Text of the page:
One area of particular interest to us and our clients is in understanding and employing best practice recruitment and selection processes for the diverse Australian workforce, and in particular the Indigenous Australian population.
After working with many organisations who are committed to employing and developing Indigenous employee, one of the key challenges they face is having the knowledge about how to effectively recruit and select Indigenous candidates. Often the same recruitment practices used for non-Indigenous Australians are applied, leading to mixed results in the success of recruiting the ‘right’ candidates. This calls into question the suitability of such practices and their potential discrimination.
In the first quarter of 2014 People Solutions undertook a research project exploring ‘best practice’ for recruitment and selection of Indigenous candidates.
The research project involved two phases;
This was a thorough review of the recruitment and selection literature, including both Australian and international academic studies.
The second phase included interviews with Subject Matter Experts (SMEs) from a wide range of industries, government and research/education backgrounds.
It is important to recognise the enormous diversity within the Indigenous Australian population, with many different language groups having different cultural practices and protocols. The findings from our study does not take account the diversity within the Indigenous culture, but does identify some common themes and strategies that can be used. Nevertheless, we strongly recommend identifying specific cultural practices when recruiting candidates from different groups and tailoring your recruitment and selection processes and practices accordingly.
What we can reveal
‘Best practice’ can be achieved through the following overarching points that are key to a culturally appropriate, objective, and fair recruitment and selection process that results in successful decisions.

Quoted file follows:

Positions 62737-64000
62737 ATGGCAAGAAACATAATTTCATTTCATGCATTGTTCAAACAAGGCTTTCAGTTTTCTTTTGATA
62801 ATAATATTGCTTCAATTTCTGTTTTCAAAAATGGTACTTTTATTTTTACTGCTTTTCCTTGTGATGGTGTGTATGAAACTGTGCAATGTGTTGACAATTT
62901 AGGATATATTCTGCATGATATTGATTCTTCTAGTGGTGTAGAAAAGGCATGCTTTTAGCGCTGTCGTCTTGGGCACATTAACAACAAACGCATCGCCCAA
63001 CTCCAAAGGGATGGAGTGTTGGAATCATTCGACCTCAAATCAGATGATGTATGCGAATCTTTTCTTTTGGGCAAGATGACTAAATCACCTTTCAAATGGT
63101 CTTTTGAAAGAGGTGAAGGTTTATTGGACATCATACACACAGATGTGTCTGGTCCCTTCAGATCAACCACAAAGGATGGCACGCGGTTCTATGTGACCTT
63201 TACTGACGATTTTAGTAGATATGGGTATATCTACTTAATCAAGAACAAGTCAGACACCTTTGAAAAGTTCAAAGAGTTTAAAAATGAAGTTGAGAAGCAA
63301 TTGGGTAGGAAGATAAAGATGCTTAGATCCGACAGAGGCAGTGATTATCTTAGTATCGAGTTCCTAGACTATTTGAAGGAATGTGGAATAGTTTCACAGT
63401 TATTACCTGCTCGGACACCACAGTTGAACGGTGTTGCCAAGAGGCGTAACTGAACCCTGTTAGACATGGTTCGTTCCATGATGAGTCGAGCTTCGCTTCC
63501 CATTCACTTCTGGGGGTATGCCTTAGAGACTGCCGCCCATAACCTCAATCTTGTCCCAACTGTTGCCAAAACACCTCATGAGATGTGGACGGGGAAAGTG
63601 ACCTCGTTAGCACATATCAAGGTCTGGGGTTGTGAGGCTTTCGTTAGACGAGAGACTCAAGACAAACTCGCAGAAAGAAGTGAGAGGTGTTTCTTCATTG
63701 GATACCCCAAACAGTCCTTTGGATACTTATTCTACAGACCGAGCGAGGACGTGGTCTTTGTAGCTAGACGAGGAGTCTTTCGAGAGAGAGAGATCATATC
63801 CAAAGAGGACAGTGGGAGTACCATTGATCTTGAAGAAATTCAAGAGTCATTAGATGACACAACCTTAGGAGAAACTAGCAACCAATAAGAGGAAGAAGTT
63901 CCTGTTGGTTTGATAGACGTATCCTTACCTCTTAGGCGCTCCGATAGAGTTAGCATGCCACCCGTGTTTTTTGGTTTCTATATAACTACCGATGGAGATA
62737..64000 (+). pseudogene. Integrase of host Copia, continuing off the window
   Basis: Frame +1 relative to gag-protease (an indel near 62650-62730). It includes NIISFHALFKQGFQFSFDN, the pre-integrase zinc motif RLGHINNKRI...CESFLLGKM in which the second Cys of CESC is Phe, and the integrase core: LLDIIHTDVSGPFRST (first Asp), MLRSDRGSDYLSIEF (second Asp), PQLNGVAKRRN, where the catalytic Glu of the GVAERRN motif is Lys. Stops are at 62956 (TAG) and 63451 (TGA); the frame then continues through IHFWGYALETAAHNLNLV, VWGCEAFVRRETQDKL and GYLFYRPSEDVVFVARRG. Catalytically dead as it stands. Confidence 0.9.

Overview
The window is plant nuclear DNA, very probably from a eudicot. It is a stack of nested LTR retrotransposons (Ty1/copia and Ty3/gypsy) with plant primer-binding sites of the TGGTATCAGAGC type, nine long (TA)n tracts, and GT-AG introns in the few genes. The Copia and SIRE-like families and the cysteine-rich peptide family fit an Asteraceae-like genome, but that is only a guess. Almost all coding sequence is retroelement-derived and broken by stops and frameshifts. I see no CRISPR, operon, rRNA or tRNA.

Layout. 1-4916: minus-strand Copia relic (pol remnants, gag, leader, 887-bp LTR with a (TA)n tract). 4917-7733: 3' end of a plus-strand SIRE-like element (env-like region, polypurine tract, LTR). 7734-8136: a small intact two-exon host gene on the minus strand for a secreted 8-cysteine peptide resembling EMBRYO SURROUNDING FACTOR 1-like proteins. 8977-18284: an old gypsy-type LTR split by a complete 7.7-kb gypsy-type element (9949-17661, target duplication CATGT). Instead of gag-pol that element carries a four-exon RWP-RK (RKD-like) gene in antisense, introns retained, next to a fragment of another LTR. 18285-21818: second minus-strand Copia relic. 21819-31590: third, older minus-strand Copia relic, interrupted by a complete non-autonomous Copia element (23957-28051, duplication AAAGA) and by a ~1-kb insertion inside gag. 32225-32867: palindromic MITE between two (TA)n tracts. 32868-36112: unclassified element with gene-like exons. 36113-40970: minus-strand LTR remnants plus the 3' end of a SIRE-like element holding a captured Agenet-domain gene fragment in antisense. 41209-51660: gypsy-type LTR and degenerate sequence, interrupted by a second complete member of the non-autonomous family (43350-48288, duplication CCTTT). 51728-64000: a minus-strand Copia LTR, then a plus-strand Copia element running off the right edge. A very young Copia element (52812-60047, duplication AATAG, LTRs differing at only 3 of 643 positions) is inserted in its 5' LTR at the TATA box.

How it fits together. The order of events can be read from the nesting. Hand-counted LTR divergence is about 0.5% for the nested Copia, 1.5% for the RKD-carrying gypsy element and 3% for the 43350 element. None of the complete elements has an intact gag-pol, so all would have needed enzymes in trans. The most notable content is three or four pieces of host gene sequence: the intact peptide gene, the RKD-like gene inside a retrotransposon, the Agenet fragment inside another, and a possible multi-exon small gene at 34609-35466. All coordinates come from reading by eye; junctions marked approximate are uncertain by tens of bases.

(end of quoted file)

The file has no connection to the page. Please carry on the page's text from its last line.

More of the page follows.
- Ensure a ‘culturally safe’ environment – Break down barriers of mistrust and anxiety by showing genuine interest in finding out about the Indigenous candidate – who they are and how they can contribute. Strategies to develop a culturally safe environment include developing relationships through open, honest and informal communications, preferably face-to-face. It is also essential to explain the whole recruitment and selection process in the beginning. That is, clarify the What, Why and How.
- Ensure all selection methods used have low adverse impact and high predictive validity. This is often difficult to determine but you can consult relevant research and professionals, or do your own adverse impact and validity studies
- Ensure the recruitment and selection process is as simple and short as possible.
- Use a merit based selection process, but have a flexible and adaptable approach. For example, when there is a gap in a candidate’s resume, explore why rather than make assumptions and ‘screen out’ the applicant. Also, make sure you adapt your language and communication style to suit the candidate.
- Have at least one indigenous person as part of the whole recruitment process.
- Most importantly, ensure there is a ‘real’ job at the end of the recruitment and selection process.
If you’d like to know more about selecting and recruiting a diverse workforce, contact our experts today.